13 December 2012

Essay: This is hockey country

While in North Dakota, I had the chance to take in an amazing atmosphere at a University of North Dakota hockey game. While on an airplane a day and a half later, I took a stab at an essay on the topic. It's not my usual style or subject matter on this blog, but what is a free-lance blog for if not posting stories that you haven't been able to sell to anybody!?

So if you're interested, check it out after the jump. It was a fun night.

By Jonathan Yardley

There had been signs, of course.

Literal ones – Winnipeg listed as the next notable destination on the interstate. Subtler ones – the rows of SUVs shimmering with a thin layer of ice and windswept snow.

Loud ones – thousands of students chanting the time-honored, “Sieve! Sieve! Sieve! Sieve!” to a beaten goaltender. Silent ones – the man to my right standing and miming a referee signaling a goal while waiting for a replay verdict.
North Dakota's student section, packed and standing.

Colorful ones – the seemingly endless variety of green and black jerseys worn by locals from age 2 to age 90. Aromatic ones – the distinctive smell of butter wafting through the concession line.

Yes, I knew it was hockey country. But the deal was sealed when the cheerleaders (unusual enough at a hockey game) took to the ice between periods to skate a carefully choreographed routine. Skating experience one of the requirements to make the cheerleading squad? Only in hockey country.

I drove to Grand Forks, North Dakota, to see for myself. I had heard of the lavish Ralph Engelstad Arena and the controversy surrounding the now-banned nickname of the University of North Dakota’s athletic teams, and I was intrigued by it. Yet I never expected, nor had any reason to be there in person. But with a free Saturday night in Fargo, the chance to see this hockey shrine - just a simple 87-mile drive away - was too good to pass up. After all, when am I ever going to be in North Dakota again?

So I was looking for something. First it was a parking spot, then my pass, then the press box, then an open seat in the sold-out venue, and then something to eat. But even after I had found all those things (and after I was rightfully displaced from several seats), I was trying to figure out what made this place, and these welcoming, fanatical, hardy, green-and-black maniacs, tick. What makes them cling to the politically unacceptable “Fighting Sioux” nickname and proudly wear its Indian-head logo on virtually every piece of merchandise available to them?

I cannot say I found definitive answers. I did no official interviews, conducted no polls, and did not broach these topics with administrators. Instead I looked on, curiously, taking in this utter focus on and devotion to hockey, a passion shared mainly with a neighboring country and just a few other states. I absorbed the hushed murmur of the fans when action was slow, the collective groan at an ill-advised pass, the steady applause of a penalty-kill clearance, and, above all, the instant crescendo of a skillful stickhandle or scoring chance as it materialized, seemingly out of nothing.

A sellout crowd of 11,899 packed 'The Ralph.'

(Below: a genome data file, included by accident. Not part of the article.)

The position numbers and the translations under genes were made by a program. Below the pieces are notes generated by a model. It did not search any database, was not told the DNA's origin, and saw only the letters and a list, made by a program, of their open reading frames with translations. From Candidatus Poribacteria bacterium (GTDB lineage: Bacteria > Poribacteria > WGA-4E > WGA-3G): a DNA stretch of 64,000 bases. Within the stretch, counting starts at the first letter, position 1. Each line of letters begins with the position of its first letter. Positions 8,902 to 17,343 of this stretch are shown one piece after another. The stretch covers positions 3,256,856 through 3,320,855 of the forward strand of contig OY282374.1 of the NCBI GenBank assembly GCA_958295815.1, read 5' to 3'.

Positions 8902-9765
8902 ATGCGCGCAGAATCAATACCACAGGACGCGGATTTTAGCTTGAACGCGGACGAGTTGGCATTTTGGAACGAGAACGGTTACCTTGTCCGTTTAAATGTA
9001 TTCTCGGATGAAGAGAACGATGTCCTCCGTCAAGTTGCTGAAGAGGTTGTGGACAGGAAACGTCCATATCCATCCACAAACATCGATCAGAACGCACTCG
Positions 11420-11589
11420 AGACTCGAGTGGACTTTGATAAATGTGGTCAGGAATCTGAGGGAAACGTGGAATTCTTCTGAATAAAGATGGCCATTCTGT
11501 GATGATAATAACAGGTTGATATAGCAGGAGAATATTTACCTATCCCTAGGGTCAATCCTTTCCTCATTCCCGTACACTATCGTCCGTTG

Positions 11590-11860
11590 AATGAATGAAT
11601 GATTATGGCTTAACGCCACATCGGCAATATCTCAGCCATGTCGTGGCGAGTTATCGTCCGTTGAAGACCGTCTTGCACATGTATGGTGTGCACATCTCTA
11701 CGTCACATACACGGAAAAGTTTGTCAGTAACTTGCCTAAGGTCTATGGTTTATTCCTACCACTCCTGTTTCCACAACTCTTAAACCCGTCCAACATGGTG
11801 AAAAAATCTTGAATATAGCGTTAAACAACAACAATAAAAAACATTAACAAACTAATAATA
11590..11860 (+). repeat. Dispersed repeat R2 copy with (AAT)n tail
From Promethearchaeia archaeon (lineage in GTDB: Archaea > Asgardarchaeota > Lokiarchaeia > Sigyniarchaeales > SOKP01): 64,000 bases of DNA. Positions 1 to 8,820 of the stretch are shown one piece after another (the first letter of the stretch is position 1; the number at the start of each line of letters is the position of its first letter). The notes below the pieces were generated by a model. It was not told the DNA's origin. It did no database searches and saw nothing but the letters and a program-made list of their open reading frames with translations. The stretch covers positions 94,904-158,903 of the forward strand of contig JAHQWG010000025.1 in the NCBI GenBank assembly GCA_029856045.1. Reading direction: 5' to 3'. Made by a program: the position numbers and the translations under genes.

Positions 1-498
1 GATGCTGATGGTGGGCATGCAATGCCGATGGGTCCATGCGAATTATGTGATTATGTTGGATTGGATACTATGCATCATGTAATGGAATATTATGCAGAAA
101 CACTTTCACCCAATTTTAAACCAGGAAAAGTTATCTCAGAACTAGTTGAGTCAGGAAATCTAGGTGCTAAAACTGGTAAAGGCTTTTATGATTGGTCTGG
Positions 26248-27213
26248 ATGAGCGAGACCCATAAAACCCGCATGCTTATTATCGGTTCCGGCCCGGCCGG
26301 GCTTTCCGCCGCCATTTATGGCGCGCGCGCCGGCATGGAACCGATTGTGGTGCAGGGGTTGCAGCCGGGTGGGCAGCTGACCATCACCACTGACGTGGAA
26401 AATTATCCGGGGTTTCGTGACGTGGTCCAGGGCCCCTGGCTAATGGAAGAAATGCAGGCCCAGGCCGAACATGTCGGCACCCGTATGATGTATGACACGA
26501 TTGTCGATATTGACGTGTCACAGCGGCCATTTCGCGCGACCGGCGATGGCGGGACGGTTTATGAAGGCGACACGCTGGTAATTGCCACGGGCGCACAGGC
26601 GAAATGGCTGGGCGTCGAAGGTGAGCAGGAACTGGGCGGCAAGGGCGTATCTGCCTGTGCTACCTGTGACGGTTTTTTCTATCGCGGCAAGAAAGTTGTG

I was gradually swept up by all of it, especially the tense frenzy of the third period, with North Dakota clinging to a 4-3 lead. After a backhand off the post and a fruitless power play raised the arena’s collective blood pressure, I watched as captain Danny Kristo loaded up a potent wrist shot, rifled it through traffic, and banked it in off the right post. As he knelt low to pump a fist and the gentleman in front of me in the wheelchair-accessible section sprang to his feet with both arms high in the air, I found my own fist flying upward to join the emphatic release of tension and celebration of the sport.

The nickname is now officially embargoed, on the basis of a state-wide referendum last June that followed sustained pressure by the NCAA. But the crowd still chants, “Sioux!” whenever the PA announcer says, “the University of North Dakota,” and they yell it with such pride and exclamation and openness that it could never be mistaken for a Bronx cheer. Sioux logos continue to be worn and sold on replica jerseys and are visible everywhere, from the banners to the pillars to the concourse.

The nickname’s elimination appears on its way to permanence (though some are petitioning for another referendum in 2014). The futures of the Sioux nickname and logos inside ‘The Ralph,’ as the arena is known, remain up in the air. But even without a nickname, these fans are anything but rudderless. They know who they are, and they are proud of it:

This is hockey country.


  1. Great article. I am glad you wrote on this topic, anyone that is the slightest hockey fan needs to experience a game at the Ralph. It really is a unique spectacle

  2. I grew up in East Grand Forks, the town next door and if anyone asks where I grew up I always say Section T Row 17 Seat 8. I turn 46 in a week and I can remember going to games in the late '60s at the old old arena. It was an old quanset hut with chicken wire for glass and plywood covering the corners of the square sheet of ice at the rounded corner of the playing surface. They kept the Zamboni in the lobby of the arena between periods. Then in 72 they moved to Winter Sports Complex. It's still a great building. Saw Wisconsin beat Harvard there in the '83 NCAA Final. Lots of fights. Scott Marvin had blood on his home jersey the entire year in '76 from a scrap. You wouldn't believe how violent college hockey was in the '70s and 80's. Youtube "waterbottle incident"
    Only been to two games in the new place. Saw the ceremony when they hoisted the late Terry Casey's #12 to the ceiling. That was a nice touch. His widow and daughter were there.

  3. I enjoyed this outsider's perspective of UND hockey very much.